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Yes, Consciousness Is Real But That’s Not the Half of It

Philosopher Massimo Pigliucci ends up skating deftly around the main problems

Philosophy professor Massimo Pigliucci (left) is the author of a number of books, including A Handbook for New Stoics: How to Thrive in a World Out of Your Control (2019), co-authored with Gregory Lopez. He faces a dilemma.

He doesn’t like the idea that consciousness is an “illusion” but he also doesn’t like the suggestion that there is more to reality than just plain matter. His views on the subject, in a recent essay at Aeon, end up skating deftly around the main problems.

On the one hand, he disparages the “highly fashionable” tendency to label consciousness as an illusion because he thinks that it causes many people to think that science has shown that our view of our mental life is “drastically mistaken.” In fact, he contends, we are a highly evolved animal species that can “deliberately reflect on our experiences.”

However, without making clear how such an astounding reality came about, he is quite clear that consciousness is a purely natural, evolved physical phenomenon. And any other view is “antiscientific”:

Here is where the fundamental divide in philosophy of mind occurs, between ‘dualists’ and ‘illusionists’. Both camps agree that there is more to consciousness than the access aspect and, moreover, that phenomenal consciousness seems to have nonphysical properties (the ‘what is it like’ thing). From there, one can go in two very different directions: the scientific horn of the dilemma, attempting to explain how science might provide us with a satisfactory account of phenomenal consciousness, as Frankish does; or the antiscientific horn, claiming that phenomenal consciousness is squarely outside the domain of competence of science, as David Chalmers has been arguing for most of his career, for instance in his book The Conscious Mind (1996).

By embracing the antiscientific position, Chalmers & co are forced to go dualist. Dualism is the notion that physical and mental phenomena are somehow irreconcilable, two different kinds of beasts, so to speak. Classically, dualism concerns substances: according to René Descartes, the body is made of physical stuff (in Latin, res extensa), while the mind is made of mental stuff (in Latin, res cogitans). Nowadays, thanks to our advances in both physics and biology, nobody takes substance dualism seriously anymore. The alternative is something called property dualism, which acknowledges that everything – body and mind – is made of the same basic stuff (quarks and so forth), but that this stuff somehow (notice the vagueness here) changes when things get organised into brains and special properties appear that are nowhere else to be found in the material world.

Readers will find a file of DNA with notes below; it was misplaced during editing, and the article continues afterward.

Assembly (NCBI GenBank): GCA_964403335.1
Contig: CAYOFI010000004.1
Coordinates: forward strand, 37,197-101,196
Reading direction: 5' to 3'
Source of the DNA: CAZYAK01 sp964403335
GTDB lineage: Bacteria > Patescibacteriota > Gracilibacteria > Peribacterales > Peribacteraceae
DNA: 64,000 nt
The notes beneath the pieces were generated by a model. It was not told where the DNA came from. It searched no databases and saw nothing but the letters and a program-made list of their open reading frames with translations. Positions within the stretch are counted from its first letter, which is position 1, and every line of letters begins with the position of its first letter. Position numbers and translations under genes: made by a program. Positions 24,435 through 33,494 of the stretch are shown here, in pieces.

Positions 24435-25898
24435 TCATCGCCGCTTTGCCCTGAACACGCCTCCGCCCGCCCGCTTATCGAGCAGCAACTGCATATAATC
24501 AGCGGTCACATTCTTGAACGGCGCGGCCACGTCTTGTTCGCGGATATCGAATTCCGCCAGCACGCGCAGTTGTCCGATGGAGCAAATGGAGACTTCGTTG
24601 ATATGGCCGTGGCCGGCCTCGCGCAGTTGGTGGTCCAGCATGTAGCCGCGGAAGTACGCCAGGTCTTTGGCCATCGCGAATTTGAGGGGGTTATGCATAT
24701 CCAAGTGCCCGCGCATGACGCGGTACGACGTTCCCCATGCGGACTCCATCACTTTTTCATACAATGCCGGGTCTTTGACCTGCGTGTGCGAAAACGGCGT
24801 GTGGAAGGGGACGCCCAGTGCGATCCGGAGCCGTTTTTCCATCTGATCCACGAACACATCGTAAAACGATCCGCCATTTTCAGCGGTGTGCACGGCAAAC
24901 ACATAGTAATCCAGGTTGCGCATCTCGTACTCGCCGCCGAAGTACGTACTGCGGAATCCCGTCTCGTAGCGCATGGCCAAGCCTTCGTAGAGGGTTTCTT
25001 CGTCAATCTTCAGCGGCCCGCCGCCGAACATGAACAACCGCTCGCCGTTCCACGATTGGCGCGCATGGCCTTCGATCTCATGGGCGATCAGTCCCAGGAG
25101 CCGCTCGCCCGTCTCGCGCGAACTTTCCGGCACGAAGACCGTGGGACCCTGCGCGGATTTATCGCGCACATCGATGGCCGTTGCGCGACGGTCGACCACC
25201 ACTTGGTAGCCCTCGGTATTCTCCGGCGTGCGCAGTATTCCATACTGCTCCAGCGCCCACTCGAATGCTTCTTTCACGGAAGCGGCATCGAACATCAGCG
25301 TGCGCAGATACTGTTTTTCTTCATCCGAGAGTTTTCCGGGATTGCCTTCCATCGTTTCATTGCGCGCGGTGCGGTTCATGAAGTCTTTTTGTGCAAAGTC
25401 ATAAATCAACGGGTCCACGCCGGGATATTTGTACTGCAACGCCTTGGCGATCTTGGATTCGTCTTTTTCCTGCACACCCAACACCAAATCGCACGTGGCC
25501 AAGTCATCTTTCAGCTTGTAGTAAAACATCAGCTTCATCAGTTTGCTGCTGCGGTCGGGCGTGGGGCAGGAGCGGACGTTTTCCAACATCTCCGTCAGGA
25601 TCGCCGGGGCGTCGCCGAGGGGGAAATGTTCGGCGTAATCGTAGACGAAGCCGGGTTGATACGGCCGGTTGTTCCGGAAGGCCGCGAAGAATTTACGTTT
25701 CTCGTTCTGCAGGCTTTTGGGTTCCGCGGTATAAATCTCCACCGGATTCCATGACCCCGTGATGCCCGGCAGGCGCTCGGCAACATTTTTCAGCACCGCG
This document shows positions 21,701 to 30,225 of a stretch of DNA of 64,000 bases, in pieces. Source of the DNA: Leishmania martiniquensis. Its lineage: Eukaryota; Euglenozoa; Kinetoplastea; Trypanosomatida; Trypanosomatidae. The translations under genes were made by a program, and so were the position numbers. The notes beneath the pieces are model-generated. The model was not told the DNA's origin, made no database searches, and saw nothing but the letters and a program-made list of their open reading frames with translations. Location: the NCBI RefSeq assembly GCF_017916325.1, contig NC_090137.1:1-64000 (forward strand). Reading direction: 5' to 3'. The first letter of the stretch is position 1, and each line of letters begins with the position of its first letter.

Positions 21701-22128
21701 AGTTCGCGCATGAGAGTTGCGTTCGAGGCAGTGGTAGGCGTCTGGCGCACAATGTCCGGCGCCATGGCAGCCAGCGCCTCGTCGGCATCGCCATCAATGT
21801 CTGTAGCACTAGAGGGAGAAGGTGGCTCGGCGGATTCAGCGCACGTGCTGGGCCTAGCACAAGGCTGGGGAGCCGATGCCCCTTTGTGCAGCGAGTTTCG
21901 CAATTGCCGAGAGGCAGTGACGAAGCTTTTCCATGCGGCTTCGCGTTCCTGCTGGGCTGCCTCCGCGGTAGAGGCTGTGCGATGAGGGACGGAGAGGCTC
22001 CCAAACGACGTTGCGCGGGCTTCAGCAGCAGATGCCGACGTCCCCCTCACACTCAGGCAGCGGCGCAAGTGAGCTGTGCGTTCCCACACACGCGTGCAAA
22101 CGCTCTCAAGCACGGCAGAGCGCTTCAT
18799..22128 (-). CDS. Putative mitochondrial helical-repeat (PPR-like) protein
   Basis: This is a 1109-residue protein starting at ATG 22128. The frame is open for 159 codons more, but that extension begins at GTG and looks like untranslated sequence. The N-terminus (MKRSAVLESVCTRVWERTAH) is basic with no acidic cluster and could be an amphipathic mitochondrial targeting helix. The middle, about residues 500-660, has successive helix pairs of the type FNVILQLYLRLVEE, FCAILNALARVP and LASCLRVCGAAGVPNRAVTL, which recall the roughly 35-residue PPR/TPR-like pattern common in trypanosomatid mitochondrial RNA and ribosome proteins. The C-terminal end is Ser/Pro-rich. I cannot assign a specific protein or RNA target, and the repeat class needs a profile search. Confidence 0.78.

The ‘illusionists’, by contrast, take the scientific route, accepting physicalism (or materialism, or some other similar ‘ism’), meaning that they think – with modern science – not only that everything is made of the same basic kind of stuff, but that there are no special barriers separating physical from mental phenomena. However, since these people agree with the dualists that phenomenal consciousness seems to be spooky, the only option open to them seems to be that of denying the existence of whatever appears not to be physical. Hence the notion that phenomenal consciousness is a kind of illusion.

Massimo Pigliucci, “Consciousness is real” at Aeon

Pigliucci seems to hope to set matters right by arguing more subtly for hard core naturalism (materialism):

Similarly with all mental phenomena, including both access and phenomenal consciousness. Even though there is nothing spooky about it (bye-bye to any form of dualism), specific numbers and arrangements of neurons seem not to be sufficient to generate those phenomena. The involved neurons also need to be made of (and produce) the right stuff: it is not just how they are arranged in the brain that does the trick, it also takes certain specific physical and chemical properties that carbon-based cells have, silicon-based alternatives might or might not have (it’s an open empirical question), and cardboard, say, definitely doesn’t have.

Massimo Pigliucci, “Consciousness is real” at Aeon